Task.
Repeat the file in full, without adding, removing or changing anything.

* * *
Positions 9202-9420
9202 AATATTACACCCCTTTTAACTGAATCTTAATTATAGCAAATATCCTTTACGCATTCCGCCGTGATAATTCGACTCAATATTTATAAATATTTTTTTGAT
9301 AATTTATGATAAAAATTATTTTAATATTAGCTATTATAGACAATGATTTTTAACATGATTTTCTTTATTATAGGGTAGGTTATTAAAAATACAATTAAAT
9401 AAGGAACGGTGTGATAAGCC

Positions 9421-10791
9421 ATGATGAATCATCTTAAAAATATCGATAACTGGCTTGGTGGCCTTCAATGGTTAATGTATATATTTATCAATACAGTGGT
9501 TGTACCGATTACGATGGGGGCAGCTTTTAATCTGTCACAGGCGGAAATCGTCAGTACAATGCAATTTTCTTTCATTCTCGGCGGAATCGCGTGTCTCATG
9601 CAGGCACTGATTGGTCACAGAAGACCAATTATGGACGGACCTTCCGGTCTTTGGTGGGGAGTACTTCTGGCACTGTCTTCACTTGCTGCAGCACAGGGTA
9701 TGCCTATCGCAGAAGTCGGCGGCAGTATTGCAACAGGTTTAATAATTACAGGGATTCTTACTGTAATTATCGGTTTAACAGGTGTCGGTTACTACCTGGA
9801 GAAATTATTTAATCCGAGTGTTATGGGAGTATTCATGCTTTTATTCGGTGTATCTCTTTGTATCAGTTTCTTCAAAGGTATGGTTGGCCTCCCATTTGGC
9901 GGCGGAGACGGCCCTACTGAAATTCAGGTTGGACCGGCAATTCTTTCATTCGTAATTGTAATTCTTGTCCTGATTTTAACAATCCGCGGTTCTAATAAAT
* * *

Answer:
Positions 9202-9420
9202 AATATTACACCCCTTTTAACTGAATCTTAATTATAGCAAATATCCTTTACGCATTCCGCCGTGATAATTCGACTCAATATTTATAAATATTTTTTTGAT
9301 AATTTATGATAAAAATTATTTTAATATTAGCTATTATAGACAATGATTTTTAACATGATTTTCTTTATTATAGGGTAGGTTATTAAAAATACAATTAAAT
9401 AAGGAACGGTGTGATAAGCC

Positions 9421-10791
9421 ATGATGAATCATCTTAAAAATATCGATAACTGGCTTGGTGGCCTTCAATGGTTAATGTATATATTTATCAATACAGTGGT
9501 TGTACCGATTACGATGGGGGCAGCTTTTAATCTGTCACAGGCGGAAATCGTCAGTACAATGCAATTTTCTTTCATTCTCGGCGGAATCGCGTGTCTCATG
9601 CAGGCACTGATTGGTCACAGAAGACCAATTATGGACGGACCTTCCGGTCTTTGGTGGGGAGTACTTCTGGCACTGTCTTCACTTGCTGCAGCACAGGGTA
9701 TGCCTATCGCAGAAGTCGGCGGCAGTATTGCAACAGGTTTAATAATTACAGGGATTCTTACTGTAATTATCGGTTTAACAGGTGTCGGTTACTACCTGGA
9801 GAAATTATTTAATCCGAGTGTTATGGGAGTATTCATGCTTTTATTCGGTGTATCTCTTTGTATCAGTTTCTTCAAAGGTATGGTTGGCCTCCCATTTGGC
9901 GGCGGAGACGGCCCTACTGAAATTCAGGTTGGACCGGCAATTCTTTCATTCGTAATTGTAATTCTTGTCCTGATTTTAACAATCCGCGGTTCTAATAAAT